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Help Available for Depression Triggered by Interferon

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WebMD Health News

March 29, 2001 -- For some people with hepatitis, certain cancers, and multiple sclerosis, drugs designed to extend life also can spoil its quality. Interferon alpha, a drug used to fight these diseases, can cause a crippling depression. New research now shows that taking an antidepressant for a few weeks, before starting treatment, can reduce this likelihood.

 

When people with the skin cancer malignant melanoma were given the antidepressant Paxil for two weeks before they started chemotherapy with high-dose interferon, only 11% developed depression compared with 45% of those who did not receive Paxil before interferon therapy.

 

Depression associated with high doses of interferon is very common, but patients shouldn't have to suffer through it or accept it as part of their treatment.

 

Andrew H. Miller, MD, of the department of psychiatry and behavioral sciences at Emory University School of Medicine in Atlanta, says doctors have assumed for years that depression associated with cancer is psychological. But his small study of 40 patients is further proof that the therapies themselves can induce depression.

 

"About 33% of patients who started on the interferon had to stop because the depression was so severe," says Miller, lead author of the research, which appears in the March 29 issue of The New England Journal of Medicine. "We tend to ... have patients grin and bear it. We also have a tendency to expect people to be depressed because they have cancer."

 

The good news, he says, is Paxil and other antidepressants not only help alleviate the depression that could cause people to stop treatment, but also help in other ways. Study participants who took Paxil before undergoing 12 weeks of interferon treatment reported less pain and fewer stomach problems. They also reported less confusion, distractibility, or memory problems and slightly less fatigue than people who didn't get the antidepressants.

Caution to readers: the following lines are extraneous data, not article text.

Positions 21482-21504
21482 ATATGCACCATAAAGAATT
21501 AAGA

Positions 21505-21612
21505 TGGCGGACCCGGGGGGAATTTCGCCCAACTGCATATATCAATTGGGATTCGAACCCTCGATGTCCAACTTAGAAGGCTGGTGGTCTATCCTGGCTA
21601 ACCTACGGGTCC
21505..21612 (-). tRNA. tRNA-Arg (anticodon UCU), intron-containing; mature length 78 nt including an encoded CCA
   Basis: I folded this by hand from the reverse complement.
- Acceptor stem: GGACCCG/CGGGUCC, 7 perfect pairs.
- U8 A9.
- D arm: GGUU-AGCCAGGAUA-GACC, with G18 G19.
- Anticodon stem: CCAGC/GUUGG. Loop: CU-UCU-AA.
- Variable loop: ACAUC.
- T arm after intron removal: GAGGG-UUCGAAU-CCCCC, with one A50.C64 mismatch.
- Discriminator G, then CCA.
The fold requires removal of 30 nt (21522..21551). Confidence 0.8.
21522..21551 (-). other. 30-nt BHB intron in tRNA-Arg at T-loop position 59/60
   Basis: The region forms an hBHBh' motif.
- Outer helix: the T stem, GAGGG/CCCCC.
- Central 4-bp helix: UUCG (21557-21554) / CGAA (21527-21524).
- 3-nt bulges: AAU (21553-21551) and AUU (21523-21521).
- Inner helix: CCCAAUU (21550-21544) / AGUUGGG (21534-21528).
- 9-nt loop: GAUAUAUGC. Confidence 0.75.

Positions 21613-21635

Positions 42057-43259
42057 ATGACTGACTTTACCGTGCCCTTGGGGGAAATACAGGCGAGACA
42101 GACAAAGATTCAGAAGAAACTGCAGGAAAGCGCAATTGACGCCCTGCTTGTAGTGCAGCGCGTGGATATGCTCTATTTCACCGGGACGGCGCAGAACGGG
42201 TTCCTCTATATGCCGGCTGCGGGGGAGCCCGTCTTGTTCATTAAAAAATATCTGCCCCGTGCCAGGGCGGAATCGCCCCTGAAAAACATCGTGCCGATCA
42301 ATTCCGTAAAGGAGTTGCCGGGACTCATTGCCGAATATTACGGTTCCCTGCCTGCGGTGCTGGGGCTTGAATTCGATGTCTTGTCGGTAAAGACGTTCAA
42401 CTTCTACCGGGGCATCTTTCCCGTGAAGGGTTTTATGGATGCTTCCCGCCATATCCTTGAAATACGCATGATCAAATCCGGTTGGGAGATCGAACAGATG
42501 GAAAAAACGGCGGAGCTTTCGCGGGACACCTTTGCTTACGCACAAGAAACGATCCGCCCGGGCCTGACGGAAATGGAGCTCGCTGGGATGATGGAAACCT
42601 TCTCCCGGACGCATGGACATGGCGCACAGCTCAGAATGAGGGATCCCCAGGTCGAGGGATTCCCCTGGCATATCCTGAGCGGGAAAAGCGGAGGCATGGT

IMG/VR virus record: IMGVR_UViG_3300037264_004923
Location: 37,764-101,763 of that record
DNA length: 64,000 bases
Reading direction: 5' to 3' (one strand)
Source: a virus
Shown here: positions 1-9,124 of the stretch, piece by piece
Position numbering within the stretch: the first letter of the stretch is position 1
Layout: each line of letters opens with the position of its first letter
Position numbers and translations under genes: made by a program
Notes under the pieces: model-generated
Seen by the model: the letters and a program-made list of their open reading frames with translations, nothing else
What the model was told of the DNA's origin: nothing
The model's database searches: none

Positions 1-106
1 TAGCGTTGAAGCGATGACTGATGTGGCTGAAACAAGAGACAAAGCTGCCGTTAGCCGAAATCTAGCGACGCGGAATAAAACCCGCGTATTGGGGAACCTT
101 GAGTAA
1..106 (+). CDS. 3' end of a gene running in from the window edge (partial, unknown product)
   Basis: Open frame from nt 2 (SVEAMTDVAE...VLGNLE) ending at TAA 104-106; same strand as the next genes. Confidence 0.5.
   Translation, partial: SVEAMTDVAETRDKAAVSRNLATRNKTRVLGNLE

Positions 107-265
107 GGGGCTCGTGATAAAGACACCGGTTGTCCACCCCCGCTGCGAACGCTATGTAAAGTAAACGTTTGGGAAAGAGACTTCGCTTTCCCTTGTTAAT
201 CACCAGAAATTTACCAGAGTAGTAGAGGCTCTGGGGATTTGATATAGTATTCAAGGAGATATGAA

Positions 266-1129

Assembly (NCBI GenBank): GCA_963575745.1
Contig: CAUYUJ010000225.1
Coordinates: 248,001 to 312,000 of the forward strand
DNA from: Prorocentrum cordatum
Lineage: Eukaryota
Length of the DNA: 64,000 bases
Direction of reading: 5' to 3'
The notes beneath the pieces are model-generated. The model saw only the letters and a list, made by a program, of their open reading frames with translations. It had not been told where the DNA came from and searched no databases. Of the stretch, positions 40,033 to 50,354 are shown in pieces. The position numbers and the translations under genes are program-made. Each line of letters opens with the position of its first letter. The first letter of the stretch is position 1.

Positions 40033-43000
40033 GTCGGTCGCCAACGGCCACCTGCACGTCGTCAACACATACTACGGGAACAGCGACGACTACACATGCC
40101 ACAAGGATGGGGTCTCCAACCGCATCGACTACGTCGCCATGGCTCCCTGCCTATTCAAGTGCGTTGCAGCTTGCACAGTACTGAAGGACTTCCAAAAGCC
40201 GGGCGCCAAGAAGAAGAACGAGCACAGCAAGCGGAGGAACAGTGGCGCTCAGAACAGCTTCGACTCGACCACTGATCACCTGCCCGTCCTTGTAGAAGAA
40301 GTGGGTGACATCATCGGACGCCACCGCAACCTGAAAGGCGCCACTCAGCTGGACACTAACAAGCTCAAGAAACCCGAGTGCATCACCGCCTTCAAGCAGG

"I think patients should be aware of this, and they should think long and hard about whether they want to take advantage of a treatment that may keep them in a state where they will still feel like being with family and friends and still functioning at some level while [undergoing therapy]," Miller says. "Depression is not just sadness. People can become irritable -- they become difficult, ... that can cause tension within the family."

 

Meenhard Herlyn, DSci, of Philadelphia's Wistar Institute, says that more patients might agree to take high-dose interferon therapy if it could be made less physically difficult.

 

"Anything you can do to reduce the side effects of interferon would be a big help," Herlyn says. "Many people have to stop the treatment because they can't handle it."

 

People with hepatitis C also are treated with interferon infusions combined with the drug Virazole.

 

Though it's likely that many of these patients become depressed from interferon, few studies have documented how widespread the problem may be. The CDC says nearly 4 million Americans are infected with hepatitis C, a liver disease transmitted from one person to another through exposure to blood or blood products.

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